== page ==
As odd as it might sound, these are some of the 'honest to goodness basics' I enjoy about Australia and the way we live.
â€¢ the garbage is collected every week
â€¢ if anyone is in disparate need society helps
â€¢ the hospital, doctor and dentist not too far away
â€¢ there are plenty of churches to choose from
â€¢ citizens by and large live by congenial acceptance of the law
â€¢ there is education for our children
â€¢ employment is a major tenant of (generic) Government
These are very 'honest to goodness basics' issues for living our lives peaceably and with good intent to our friends and those around us. We can join any number of associations or societies such as the Chamber of Commerce for business people, to play groups for young mums, craft for anyone including the oldies, music bands for both young and old, swimming club for the young, and thousands more ….
Entrenched is this 'honest to goodness basics' idea
After serving as the Australian Cricket team chaplain for 17 years to 2000 (ret) and then establishing Life After Cricket from 2001, I was enjoying a meal with a former national cricket coach where I conveyed some of my cricket ministry experiences.
One of these incidents was when the new national captain Allan Border and coach Bob Simpson came onto the scene in 1985. I had not been long in the picture myself. This cricket coach knew the story I relayed. When Bob Simpson took over as coach of the Australian cricket team, his theme was three words, "Back to Basics"! As cricket is an entrenched national sport so too is this 'honest to goodness basics' philosophy.
Basics is an old story
These words were certainly welcome with the advent of the Reformation in the C16 as a Protestant evangelistic clarion call. "Honest to goodness basics". The Bible was discovered by the ordinary people with the advent of printing and the cry was soon being shouted to the roof tops, "Honest to goodness basics".
This was also the philosophical cry that came with the Pentecostal movement in the 1970s in Australia where much of the outward expression of Christian worship was ditched and in its place came a "honest to goodness basics" theology that promoted the "winning of souls", a straight talking "evangelism" and a plain speaking "direct action" in community ministry.
Australia still remains strongly Christian in it's under girding and that much of this can be laid at the feet of this reaction to "honest to goodness basics". As a realist, in Christian ministry for 36 years this under-girding faith in the Lord Jesus Christ is found in the most surprising places.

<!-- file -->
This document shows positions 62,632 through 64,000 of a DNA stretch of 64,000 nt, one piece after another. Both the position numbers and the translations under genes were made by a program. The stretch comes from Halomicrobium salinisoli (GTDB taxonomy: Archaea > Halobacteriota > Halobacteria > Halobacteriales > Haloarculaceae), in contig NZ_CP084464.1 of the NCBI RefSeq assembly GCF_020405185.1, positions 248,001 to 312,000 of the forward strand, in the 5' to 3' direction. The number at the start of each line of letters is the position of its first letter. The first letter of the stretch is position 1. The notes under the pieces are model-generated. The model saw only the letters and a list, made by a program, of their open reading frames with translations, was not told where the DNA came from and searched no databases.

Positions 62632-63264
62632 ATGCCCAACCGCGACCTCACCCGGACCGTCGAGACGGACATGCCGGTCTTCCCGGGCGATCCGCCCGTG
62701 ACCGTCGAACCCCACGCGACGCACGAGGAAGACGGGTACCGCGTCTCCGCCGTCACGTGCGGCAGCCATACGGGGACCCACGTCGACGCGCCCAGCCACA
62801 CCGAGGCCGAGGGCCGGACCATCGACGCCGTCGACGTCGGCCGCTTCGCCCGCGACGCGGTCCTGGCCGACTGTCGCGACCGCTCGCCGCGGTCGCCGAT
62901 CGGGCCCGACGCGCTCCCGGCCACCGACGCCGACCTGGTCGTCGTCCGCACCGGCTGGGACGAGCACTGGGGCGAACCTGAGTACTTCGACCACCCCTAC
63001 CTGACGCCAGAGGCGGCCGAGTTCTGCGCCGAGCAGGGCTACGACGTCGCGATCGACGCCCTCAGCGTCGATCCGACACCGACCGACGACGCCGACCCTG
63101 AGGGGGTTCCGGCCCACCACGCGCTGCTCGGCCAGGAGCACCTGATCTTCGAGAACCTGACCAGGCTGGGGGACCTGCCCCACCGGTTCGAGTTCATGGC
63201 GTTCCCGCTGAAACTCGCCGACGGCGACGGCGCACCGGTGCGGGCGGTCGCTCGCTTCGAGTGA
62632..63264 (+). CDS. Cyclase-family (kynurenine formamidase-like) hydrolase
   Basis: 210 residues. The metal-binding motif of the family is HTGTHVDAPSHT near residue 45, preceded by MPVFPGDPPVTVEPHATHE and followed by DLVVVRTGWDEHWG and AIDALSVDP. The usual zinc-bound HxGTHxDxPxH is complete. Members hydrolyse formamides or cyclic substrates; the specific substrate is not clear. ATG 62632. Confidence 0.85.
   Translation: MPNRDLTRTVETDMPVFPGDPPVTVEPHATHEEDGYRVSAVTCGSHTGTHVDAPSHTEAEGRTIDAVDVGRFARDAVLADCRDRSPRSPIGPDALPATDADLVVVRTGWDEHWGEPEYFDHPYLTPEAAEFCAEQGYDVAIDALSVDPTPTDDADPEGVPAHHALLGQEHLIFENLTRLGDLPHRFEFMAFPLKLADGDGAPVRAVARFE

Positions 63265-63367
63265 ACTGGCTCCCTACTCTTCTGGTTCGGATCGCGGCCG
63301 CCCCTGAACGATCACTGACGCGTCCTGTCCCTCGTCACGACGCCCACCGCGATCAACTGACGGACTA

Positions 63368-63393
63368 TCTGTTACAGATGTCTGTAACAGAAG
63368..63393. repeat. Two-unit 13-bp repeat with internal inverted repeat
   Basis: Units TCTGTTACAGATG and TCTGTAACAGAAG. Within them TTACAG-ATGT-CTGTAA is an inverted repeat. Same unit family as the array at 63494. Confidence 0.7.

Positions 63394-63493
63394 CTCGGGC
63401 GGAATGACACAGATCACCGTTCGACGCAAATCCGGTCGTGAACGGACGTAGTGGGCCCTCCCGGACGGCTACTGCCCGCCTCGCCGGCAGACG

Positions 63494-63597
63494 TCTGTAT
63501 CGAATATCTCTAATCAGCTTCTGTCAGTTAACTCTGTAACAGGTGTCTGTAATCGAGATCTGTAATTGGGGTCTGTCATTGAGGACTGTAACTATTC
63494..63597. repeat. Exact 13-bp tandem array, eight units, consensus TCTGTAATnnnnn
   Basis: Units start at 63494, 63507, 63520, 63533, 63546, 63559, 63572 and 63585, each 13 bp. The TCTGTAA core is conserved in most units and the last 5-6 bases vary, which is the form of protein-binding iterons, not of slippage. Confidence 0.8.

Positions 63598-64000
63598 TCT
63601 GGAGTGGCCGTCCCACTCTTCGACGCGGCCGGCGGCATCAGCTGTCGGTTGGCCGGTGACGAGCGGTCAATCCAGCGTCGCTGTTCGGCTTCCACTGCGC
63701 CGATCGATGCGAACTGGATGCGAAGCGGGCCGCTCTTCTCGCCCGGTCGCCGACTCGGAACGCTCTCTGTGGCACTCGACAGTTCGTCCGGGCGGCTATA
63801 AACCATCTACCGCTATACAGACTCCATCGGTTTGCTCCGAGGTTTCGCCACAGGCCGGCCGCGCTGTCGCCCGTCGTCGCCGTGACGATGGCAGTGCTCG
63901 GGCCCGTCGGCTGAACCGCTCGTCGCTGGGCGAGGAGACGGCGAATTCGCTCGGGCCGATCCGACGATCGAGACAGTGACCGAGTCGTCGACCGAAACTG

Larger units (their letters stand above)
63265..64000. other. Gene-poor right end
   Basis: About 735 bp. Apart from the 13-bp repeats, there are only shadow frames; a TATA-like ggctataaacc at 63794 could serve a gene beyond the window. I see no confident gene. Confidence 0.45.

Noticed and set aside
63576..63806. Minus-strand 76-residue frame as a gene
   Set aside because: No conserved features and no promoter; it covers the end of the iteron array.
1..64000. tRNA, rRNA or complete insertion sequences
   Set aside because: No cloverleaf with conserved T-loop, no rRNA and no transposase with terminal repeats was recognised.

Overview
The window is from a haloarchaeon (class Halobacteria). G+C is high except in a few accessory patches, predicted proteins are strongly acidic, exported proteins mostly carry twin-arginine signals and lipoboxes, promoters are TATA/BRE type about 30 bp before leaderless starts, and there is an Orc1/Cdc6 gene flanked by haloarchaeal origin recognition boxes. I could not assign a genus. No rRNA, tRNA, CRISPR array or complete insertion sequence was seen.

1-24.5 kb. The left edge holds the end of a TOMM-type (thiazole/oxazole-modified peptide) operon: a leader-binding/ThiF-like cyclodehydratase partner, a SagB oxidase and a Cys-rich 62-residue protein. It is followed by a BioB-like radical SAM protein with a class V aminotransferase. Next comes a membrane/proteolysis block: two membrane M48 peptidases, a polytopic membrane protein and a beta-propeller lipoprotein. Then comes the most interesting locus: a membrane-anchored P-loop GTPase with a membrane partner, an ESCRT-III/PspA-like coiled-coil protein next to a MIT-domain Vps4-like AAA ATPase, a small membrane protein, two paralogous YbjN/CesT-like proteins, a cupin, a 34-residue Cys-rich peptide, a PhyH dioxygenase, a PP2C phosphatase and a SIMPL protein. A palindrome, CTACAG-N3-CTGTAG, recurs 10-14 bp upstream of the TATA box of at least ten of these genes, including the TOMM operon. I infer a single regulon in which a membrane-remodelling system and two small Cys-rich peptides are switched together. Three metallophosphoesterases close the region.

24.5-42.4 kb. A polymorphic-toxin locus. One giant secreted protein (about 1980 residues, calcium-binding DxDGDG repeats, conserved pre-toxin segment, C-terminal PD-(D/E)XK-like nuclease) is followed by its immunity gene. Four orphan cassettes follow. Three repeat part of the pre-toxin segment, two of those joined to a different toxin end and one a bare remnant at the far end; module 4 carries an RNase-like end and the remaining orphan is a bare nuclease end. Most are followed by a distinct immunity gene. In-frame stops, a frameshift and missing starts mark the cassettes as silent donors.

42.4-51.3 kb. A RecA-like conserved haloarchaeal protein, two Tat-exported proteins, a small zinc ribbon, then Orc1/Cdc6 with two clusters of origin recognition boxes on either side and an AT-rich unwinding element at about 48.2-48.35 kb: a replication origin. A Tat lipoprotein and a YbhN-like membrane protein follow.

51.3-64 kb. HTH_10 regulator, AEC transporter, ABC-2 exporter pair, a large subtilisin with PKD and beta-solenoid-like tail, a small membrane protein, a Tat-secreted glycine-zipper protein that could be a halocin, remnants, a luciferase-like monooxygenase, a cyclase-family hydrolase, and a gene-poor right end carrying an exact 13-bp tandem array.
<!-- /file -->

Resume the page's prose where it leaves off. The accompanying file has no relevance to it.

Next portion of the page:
Earlier this year I met a self proclaimed agnostic British trained doctor and when we got chatting and the physician realised to whom he was speaking, this medico went into a long soliloquy. He could not count the number of times he'd witnessed the most astonishing "get-wells" after people had come to bedsides to pray.
This was simply another illustration of this essential aspect of Christian belief and practise, it is the "honest to goodness basics" reality of Christian life of every day grand parents, mums and dads, young adults, students and boys and girls.
A Calling Card for Australia Day
This Australia Day be aware that this idea of "honest to goodness basics" is none other than being vigilant for the cause of Christ. Vigilance is critical, whether it's in relationships, politics, civil liberties, business, the law, media and above all, the eternal page with Christ as Lord of life.
"Honest to goodness basics" is a siren for evangelism, a call to the core values of Christian commitment of repentance, salvation and the fruit of the spirit. These are the under-girding values.
There is a most salutatory passage in the Bible when Elijah thought he was the only one left: He was reminded by the Lord there were 7,000 others he knew nothing about. We live in the midst of a host of followers of Jesus Christ, regardless of what we might read and hear. This is a remarkable joy to reflect upon for this Australia Day.
Dr Mark Tronson is a Baptist minister (retired) who served as the Australian cricket team chaplain for 17 years (2000 ret) and established Life After Cricket in 2001. He was recognised by the Olympic Ministry Medal in 2009 presented by Carl Lewis Olympian of the Century. He has written 24 books, and enjoys writing. He is married to Delma, with four adult children and grand-children.
Mark Tronson's archive of articles can be viewed at